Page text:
US threatens sanctions against Nord Stream 2 contractors as construction goes at full drive
Swiss-based Allseas Group and Italian Saipem may face US sanctions over firms participating in the highly debated project on behalf of its operating company, Gazprom-owned Nord Stream 2 AG, sources in the German federal government told Handelsblatt.
Allseas will reportedly lay over 90 percent of the controversial pipeline, while Saipem already completed its part of the work.
Nord Stream 2 is being implemented by Russian energy giant Gazprom in close partnership with German oil and gas firms Wintershall and Uniper, French multinational Engie, British-Dutch energy corporation Royal Dutch Shell, and Austrian energy company OMV.
The Trump administration has repeatedly expressed its disapproval of the Nord Stream 2 pipeline project, pledging to impose secondary penalties on European companies working with the Gazprom-led enterprise. On Monday, US Ambassador to Germany Richard Grenell told the media that the firms working on the pipeline “are always in danger, because sanctions are always possible.”
Washington claims that the pipeline, which is set to run from Russia to Germany under the Baltic Sea and is projected to double the existing pipeline’s capacity of 55 billion cubic meters a year, undermines Europe’s energy security and stability. Nord Stream 2 will reportedly provide transit for 70 percent of Russian gas sales to the EU.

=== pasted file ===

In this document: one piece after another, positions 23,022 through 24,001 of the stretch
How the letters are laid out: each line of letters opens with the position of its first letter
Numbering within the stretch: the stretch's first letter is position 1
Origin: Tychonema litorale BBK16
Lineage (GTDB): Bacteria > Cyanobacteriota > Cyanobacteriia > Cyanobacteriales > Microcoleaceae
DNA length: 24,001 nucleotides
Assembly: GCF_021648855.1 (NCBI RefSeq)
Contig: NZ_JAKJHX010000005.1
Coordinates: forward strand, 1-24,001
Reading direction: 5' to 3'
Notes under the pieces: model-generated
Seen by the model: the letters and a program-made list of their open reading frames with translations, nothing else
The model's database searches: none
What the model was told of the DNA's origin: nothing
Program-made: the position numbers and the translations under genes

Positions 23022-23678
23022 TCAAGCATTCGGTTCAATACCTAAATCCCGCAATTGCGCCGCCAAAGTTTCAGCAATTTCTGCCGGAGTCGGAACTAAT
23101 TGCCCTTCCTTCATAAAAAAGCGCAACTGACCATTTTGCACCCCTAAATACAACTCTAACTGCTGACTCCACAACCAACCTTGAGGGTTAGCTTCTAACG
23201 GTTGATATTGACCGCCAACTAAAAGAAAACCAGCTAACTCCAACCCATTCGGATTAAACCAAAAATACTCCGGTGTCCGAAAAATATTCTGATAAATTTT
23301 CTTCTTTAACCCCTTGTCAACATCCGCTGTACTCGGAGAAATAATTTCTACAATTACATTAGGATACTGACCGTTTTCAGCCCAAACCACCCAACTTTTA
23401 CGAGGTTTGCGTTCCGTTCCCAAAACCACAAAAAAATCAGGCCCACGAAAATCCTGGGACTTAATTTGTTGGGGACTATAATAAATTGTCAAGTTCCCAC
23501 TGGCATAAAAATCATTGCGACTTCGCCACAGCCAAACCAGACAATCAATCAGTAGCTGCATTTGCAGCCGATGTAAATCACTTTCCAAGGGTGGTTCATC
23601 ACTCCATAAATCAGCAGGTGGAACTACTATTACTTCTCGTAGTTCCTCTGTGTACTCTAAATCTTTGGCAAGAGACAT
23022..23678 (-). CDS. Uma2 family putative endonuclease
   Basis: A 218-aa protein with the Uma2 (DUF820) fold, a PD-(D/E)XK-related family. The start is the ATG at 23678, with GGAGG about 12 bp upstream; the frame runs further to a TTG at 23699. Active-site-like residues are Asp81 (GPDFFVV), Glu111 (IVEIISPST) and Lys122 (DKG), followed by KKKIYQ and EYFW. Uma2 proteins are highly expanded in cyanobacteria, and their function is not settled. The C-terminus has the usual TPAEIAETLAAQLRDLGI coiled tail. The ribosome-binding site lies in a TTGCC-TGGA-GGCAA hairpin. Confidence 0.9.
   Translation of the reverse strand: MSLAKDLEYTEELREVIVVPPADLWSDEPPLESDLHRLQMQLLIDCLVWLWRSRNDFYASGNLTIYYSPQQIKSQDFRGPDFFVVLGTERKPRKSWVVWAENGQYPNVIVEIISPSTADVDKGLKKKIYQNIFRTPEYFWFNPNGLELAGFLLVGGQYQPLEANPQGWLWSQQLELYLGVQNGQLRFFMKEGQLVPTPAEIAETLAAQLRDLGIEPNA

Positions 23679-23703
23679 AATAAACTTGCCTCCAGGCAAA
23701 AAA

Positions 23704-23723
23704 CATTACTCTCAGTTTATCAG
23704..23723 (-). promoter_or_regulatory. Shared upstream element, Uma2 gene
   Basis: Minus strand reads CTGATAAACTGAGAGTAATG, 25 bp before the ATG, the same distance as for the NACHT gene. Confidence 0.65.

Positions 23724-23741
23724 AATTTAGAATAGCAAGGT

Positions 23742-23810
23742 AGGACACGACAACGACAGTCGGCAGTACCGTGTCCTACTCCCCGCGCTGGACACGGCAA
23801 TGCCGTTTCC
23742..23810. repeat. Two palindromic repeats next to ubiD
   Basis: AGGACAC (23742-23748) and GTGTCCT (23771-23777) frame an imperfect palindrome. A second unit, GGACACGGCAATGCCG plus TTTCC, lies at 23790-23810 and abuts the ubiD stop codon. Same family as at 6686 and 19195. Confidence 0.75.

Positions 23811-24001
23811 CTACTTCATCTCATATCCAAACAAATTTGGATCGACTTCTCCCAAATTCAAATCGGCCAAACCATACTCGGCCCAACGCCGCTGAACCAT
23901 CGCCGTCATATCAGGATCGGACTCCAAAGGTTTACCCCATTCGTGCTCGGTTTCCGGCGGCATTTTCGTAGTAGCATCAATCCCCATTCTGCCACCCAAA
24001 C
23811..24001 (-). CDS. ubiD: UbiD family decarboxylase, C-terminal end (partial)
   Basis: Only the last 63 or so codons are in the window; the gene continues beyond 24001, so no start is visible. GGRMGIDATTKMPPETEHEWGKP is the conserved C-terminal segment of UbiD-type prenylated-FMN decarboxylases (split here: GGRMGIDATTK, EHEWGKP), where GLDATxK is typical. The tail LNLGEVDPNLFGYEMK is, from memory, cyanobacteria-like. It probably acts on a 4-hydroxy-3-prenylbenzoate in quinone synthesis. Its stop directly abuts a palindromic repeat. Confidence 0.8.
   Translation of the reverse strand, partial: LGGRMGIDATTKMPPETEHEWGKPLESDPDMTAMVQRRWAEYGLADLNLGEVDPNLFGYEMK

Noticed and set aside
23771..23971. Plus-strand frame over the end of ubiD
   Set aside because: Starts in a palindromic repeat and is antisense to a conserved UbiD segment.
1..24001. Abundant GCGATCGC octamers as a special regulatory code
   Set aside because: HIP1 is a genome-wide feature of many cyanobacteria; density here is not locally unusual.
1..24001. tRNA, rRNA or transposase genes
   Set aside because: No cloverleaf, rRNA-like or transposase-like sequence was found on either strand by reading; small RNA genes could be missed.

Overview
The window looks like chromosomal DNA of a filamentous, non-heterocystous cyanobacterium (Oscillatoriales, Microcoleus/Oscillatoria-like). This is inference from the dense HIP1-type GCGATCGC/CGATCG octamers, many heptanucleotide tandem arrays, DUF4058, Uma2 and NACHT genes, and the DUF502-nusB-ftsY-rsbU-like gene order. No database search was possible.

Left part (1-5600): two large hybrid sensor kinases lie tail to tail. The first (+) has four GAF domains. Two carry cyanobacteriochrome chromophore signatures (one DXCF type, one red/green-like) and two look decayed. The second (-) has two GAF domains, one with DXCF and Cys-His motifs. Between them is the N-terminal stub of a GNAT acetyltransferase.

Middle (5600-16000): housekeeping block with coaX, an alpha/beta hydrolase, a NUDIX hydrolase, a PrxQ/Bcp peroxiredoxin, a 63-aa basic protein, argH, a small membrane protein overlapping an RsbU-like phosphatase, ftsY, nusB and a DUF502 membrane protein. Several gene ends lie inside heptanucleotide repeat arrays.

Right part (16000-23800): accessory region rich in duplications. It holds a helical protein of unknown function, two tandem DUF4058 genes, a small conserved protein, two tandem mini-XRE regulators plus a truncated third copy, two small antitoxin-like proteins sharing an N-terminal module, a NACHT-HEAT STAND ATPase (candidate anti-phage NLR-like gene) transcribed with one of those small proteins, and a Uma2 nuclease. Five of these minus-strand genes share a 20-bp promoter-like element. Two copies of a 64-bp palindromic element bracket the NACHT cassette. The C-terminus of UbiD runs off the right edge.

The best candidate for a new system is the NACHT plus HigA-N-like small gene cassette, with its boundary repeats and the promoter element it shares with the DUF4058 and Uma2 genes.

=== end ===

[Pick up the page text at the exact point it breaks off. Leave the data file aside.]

Smaller members of the bloc have persistently opposed the project, which is crucially important for Germany and other EU nations. Poland, Latvia, Lithuania, Romania, and Hungary have severely criticized the project.
Ukraine, which used to benefit from the gas transit from Russia to Europe, is standing strong against Nord Stream 2, as successful implementation of the project will deprive its budget of transit fees.
According to Handelsblatt, Berlin is deeply concerned over the fact that the White House is threatening to set up serious obstacles to the vital energy project. The German authorities are reportedly trying to exert their influence on Washington to stop its interference in European energy policies.
Construction of the Nord Stream 2 pipeline project has been approved by Germany, Finland, and Sweden, with the works scheduled for completion in late 2019. Denmark is the only country that hasn’t authorized the project so far. Last year, Nord Stream 2 AG said the consortium could avoid the Nordic state’s territorial waters if it didn’t get permission.
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